Eye Movement Desensitization and Reprocessing (EMDR)
EMDR is a trauma therapy modality that activates and encourages the brain to heal emotional pain. EMDR simulates the process in the brain that exists during REM sleep. This is when the brain does it's best processing, making sense of the experiences that occurred during the day, solving problems, and resolving emotional upset. Sometimes, an experience is so upsetting or occurs so pervasively, that the brain is unable to resolve it. The result could be intrusive memories, negative thoughts and emotional states, or unhelpful (and untrue) belief systems about oneself and the world. This is where EMDR can be helpful.
After collecting pertinent information about a person's current struggles and personal history, an EMDR-trained therapist will support their client in focusing on the images and messages associated with painful experiences. The brain is activated with bilateral stimulation which can be done a variety of ways, but often through back and forth eye movements. EMDR differs from talk therapy in that the client may focus silently on their experiences, allowing their brain to make sense of and reprocess memories with only limited insight from the therapist. Decades of research on EMDR indicate this modality can offer permanent relief from distressing thoughts and emotions faster than talk therapy alone. Just as the body knows how to heal physical injury, the brain can heal emotional injury when an environment conducive to healing exists.
You can learn more about the benefits of EMDR and how to find a trained therapist in your area by vising www.emdr.com.
Emotionally Focused Therapy (EFT)
Emotionally Focused Therapy (EFT) is primarily a couples therapy modality, though it is also used with individuals and families. Therapists trained in EFT focus on attachment and emotion in relationships. EFT therapists help their clients identify the unhelpful patterns that occur in disagreements instead of focusing on the content of a disagreement. For example, if a couple comes to therapy frustrated over an issue around household chores, the therapist will not focus on figuring out who will do what chores. Instead, they will guide the couple into a deeper conversation, identifying the meaning they attach to the conflict.
Decades of research on EFT suggests that couples develop negative cycles based on their attachment to each other and the emotions and meaning they link to their interactions. This means that couples often have the same argument over and over, with different situations providing the platform on any given day. EFT therapists help couples see that their chronic disagreements have deeper meaning. Once the underlying meaning is addressed, the conflict is disrupted. Repeated fights over household chores might really be about one partner feeling unappreciated and another partner feeling they can't get anything right. Once these patterns are identified, the therapist helps the couple join together to combat the negative cycle, stop blaming each other, and repair and strengthen their loving attachment.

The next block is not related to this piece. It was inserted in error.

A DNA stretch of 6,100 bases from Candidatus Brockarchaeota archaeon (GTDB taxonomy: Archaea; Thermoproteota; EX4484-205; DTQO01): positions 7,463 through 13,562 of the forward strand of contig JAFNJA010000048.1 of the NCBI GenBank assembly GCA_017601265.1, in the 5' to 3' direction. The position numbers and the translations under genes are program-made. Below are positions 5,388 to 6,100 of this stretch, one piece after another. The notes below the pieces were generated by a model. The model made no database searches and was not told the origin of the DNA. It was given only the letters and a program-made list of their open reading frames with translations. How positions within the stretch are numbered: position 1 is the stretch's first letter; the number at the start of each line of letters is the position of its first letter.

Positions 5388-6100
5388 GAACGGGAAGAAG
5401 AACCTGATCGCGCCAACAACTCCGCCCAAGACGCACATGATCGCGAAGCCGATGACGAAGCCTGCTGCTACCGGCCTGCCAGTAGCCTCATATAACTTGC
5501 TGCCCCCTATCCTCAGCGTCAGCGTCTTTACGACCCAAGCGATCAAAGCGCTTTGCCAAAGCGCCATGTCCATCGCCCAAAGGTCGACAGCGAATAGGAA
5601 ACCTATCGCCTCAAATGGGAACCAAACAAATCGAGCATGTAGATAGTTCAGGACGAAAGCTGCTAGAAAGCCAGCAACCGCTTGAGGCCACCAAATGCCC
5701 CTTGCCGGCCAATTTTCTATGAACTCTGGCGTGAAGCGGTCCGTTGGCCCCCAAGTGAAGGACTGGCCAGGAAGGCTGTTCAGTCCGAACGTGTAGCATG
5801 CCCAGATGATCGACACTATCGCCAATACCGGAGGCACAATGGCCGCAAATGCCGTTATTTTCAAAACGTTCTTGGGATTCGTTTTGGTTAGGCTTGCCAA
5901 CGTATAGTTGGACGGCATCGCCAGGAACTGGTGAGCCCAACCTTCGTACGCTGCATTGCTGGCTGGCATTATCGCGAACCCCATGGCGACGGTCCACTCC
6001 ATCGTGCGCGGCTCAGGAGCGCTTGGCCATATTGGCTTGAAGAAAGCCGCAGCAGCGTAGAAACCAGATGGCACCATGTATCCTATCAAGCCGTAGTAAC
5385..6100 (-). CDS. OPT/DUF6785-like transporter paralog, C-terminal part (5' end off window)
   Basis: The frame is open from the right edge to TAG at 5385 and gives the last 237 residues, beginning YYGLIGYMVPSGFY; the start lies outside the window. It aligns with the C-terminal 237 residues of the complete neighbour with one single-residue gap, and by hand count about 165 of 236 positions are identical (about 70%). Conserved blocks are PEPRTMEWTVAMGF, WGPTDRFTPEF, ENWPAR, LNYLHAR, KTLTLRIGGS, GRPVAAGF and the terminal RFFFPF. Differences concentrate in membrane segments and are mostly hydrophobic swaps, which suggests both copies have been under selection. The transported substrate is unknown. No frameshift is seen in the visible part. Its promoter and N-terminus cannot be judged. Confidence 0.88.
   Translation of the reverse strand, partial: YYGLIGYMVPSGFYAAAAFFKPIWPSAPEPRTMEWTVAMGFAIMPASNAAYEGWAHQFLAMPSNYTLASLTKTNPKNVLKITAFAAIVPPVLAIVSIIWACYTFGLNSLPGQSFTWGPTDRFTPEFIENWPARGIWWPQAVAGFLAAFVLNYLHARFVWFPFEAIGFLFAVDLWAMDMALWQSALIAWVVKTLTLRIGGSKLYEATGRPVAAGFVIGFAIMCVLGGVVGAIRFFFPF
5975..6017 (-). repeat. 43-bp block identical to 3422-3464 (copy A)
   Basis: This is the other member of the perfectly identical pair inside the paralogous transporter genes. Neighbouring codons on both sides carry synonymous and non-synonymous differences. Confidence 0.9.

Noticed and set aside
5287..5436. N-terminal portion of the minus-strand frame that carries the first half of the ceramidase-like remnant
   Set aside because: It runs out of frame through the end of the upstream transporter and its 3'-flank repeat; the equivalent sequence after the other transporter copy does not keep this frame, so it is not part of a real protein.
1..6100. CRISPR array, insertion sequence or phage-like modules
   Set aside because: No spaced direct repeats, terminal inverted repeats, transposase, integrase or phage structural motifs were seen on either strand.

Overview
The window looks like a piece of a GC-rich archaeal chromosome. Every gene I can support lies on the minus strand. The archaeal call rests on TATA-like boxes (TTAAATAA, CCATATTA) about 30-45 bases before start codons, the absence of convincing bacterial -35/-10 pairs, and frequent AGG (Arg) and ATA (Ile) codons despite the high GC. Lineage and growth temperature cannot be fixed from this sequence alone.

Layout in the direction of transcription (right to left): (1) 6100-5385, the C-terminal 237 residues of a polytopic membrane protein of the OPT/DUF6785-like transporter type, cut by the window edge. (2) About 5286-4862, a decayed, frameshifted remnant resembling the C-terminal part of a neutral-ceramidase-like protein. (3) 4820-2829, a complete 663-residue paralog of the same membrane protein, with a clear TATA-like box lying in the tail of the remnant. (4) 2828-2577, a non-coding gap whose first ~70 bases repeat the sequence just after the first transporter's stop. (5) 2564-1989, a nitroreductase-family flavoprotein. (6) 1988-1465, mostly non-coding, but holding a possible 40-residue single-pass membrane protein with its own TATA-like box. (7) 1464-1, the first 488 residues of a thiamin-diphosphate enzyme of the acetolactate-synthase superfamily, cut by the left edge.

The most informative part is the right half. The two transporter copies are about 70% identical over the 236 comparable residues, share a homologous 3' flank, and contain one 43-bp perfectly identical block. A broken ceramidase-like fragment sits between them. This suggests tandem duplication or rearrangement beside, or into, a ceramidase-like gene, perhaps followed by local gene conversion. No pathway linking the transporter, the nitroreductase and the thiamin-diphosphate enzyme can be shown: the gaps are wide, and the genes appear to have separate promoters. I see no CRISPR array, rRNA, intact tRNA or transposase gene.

You and your partner can use this worksheet to identify your negative cycle: Understanding Your Negative Cycle
You can visit www.iceeft.com to learn more about EFT and find a trained therapist near you.
Dialectical Behavior Therapy (DBT)
DBT is a form of cognitive behavioral therapy designed to teach people effective skills for living a more satisfying life. There are four main components of DBT. They are Mindfulness, Interpersonal Effectiveness, Distress Tolerance and Emotion Regulation. All four modules emphasize how to handle painful experiences effectively and stay in control of one’s thoughts, emotions, and behavior. DBT is especially helpful for people who want to learn real-world applications for handing distress and conflict in the moment.
Mindfulness is the foundation of DBT and is woven into all of the modules. A mindfulness practice allows people to be aware of what is happening both within them and around them. An important component of this is curiosity and non-judgment. DBT teaches people to notice their internal and external experiences without attaching labels such as “good” or “bad.” Mindfulness allows individuals to just notice what is.
Interpersonal Effectiveness skills help people achieve desired outcomes in their relationships. Focus is placed on respect for both self and others. Interpersonal Effectiveness training teaches individuals how to answer three questions: what do I want, how do I want others to feel about me and how do I want to feel about myself?
Distress Tolerance skills are designed to help people survive emotional and interpersonal crises without making things worse. Self-care, self-soothing, and resisting urges to behave impulsively are key components in this module. Moreover, a practice of radical acceptance is incorporated to help people accept what is and reduce the emotional suffering that accompanies resisting reality.
Emotion Regulation training assists individuals in creating a life worth living. Clarifying values, prioritizing goals, and creating realistic plans for goal attainment are key features in this module. Furthermore, skills for checking the facts and remaining mindful and in control of one’s emotions during non-crisis situations are also provided.
DBT skills can be taught in group or individual formats. I sometimes suggest clients get a DBT workbook for practicing skills in between sessions. My favorite is The Dialectical Behavior Therapy Skills Workbook by Matthew McKay, PhD, Jeffrey C. Wood, PsyD, and Jeffrey Brantley, MD.